Tuesday, September 09, 2003

Thoughts on "Establishment"

Most Americans have no interest in or affection for anything smacking of "religious establishment." Religious belief is either a negative, in which it's best kept private (like all superstitions), or it's best kept very clearly separate from the state, so as to avoid political complications. Even those who very explicitly endorse a stronger role for religious values and perspectives in the public square rarely speak fondly joint religious-civic establishments, though they quickly point out extreme interpretations of the establishment clause which push too far in the other direction. Still, you sometimes find, when people's guards are down, a willingness to reflect on the virtues which come from living in communities that are, shall we say, somewhat more religiously and morally "settled" than otherwise. Amada Butler of Crescat Sententia did that (perhaps unknowingly) recently, when she wrote about a graduate of her high school, one Bobby Jindal, who is running for governor of Louisiana, and who is quite open about "defending the role of faith and values" in his state. Whereas Jacob Levy, who knew Jindal at Brown University, writes that "any credible candidate for governor of Louisiana is going to have views that I don't find particularly palatable," Amada allows that: "At the end of the day...I don't think Mr. Jindal will really wreck anything with his faith-and-values program, and I sometimes like the atmosphere of a state that's more actively religious than areligious if it's not acting like a whited sepulcher (I'm not sure I can articulate these reasons, but they do stretch deeper than my grumblings that you can't find decent Friday seafood specials during Lent in Chicago)."

That hardly an embrace of religious establishment, but it is a very open-minded acknowledgment that the very idea of religious-civic partnerships aren't all or always bad. As she said, there is something to an "actively religious" atmosphere; and I agree, that something isn't easy to articulate. But here's something from Stanley Hauerwas that I think comes close:

"Theological questions were not high on our agenda as we toured Ireland in 1988. We drove innocently into Sneem, a village on the ring of Kerry....We decided to stop and shop at one of the stores selling Irish sweaters. We were enjoying the large and beautiful selection the shop offered when, suddenly, the young man who seemed to be the proprietor announced that he had to close shop in order to go to Mass. It was eleven o'clock on a Thursday....He explained that it was the feast of the Ascension and also the traditional day marked for first communion. Suddenly little boys and girls appeared from everywhere fitted with white suits and white dresses. Then they all marched together into the church for Mass. After Mass, we were told, they all came out of the church, circled the fountain at the center of the square, while everyone in town cheered and clapped. This was confirmed in every little town we passed through that day in west Ireland. Little girls and boys dressed in white were everywhere celebrating their first communion....I could not suppress the thought: 'If this is Constantinianism, I rather like it.'" (From In Good Company: The Church as Polis, pg. 19-20)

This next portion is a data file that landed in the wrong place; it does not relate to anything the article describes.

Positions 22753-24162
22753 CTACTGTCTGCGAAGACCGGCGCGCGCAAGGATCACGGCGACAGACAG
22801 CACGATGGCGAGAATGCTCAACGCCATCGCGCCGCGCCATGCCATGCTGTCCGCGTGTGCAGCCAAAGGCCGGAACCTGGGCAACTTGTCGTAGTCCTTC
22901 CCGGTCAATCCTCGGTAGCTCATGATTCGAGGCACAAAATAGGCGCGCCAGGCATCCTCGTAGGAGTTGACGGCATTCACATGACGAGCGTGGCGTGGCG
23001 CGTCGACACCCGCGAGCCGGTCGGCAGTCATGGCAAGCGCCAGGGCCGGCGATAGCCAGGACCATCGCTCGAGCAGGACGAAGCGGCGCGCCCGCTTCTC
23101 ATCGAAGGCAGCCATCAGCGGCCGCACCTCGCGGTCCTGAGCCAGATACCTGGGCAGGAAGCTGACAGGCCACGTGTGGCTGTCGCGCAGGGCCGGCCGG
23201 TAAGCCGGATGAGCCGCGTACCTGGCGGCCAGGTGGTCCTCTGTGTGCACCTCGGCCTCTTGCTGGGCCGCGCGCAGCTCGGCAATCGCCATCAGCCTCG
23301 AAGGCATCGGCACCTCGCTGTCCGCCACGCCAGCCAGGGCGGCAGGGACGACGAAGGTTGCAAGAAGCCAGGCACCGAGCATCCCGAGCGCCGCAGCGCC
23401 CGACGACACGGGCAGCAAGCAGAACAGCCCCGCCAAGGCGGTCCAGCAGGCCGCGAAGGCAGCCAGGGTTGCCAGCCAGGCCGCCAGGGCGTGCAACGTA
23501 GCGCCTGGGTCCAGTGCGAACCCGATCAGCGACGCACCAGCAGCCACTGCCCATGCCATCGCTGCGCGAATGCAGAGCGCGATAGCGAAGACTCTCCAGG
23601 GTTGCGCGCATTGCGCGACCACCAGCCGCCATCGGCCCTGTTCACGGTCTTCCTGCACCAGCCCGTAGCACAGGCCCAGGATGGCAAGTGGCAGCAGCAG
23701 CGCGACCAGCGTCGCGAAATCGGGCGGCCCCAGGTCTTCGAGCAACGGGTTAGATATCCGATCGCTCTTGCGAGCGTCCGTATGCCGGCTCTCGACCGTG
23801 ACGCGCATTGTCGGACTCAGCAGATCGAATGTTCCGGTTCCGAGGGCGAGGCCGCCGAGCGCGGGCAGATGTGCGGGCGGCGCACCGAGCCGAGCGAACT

An actively religious atmosphere is one in which daily life takes for granted that there is more to life than daily life: there is stuff which came before (history, culture, language, faith), and there is stuff which will come after (take your pick, depending on your theology). That atmosphere depends upon personal, private belief of course; to promote "faith and values" where none exist clearly falls into what Amada rightly called the "whited sepulcher" category. But on the other hand, "faith and values" alone cannot create the kind of atmosphere whereby some things can be substantively cherised and protected. Amanda notes that she can't find good deals on seafood on Fridays during Lent in Chicago, and that's part of the point of course: for a community to hold, through whatever means, on to a particular atmosphere means there will be limits on the type and availability of the air one breathes, metaphorically speaking. To extend the metaphor, many people find any and all such limits stifling. But not all people do: as Amanda also wrote, her desire for that atmosphere is greater than her frustration with its limits. She might dislike my discovering of elements of "establishment" in her comments. I'm sure she wouldn't--and I definitely don't--want to come off as a defender of theocracy here. Still, it's important to prevent the usefulness of talking and thinking about "establishing" faith and values to be wholly lost. There is something to be said for Constantinianism, or as Bobby Jindal puts it, in much more ordinary language, "religion [should not be] an exclusively private matter, and people of faith should not be required to separate their faith from their daily lives, their professions, or from public discourse." Wise words, even if you wouldn't vote for the man.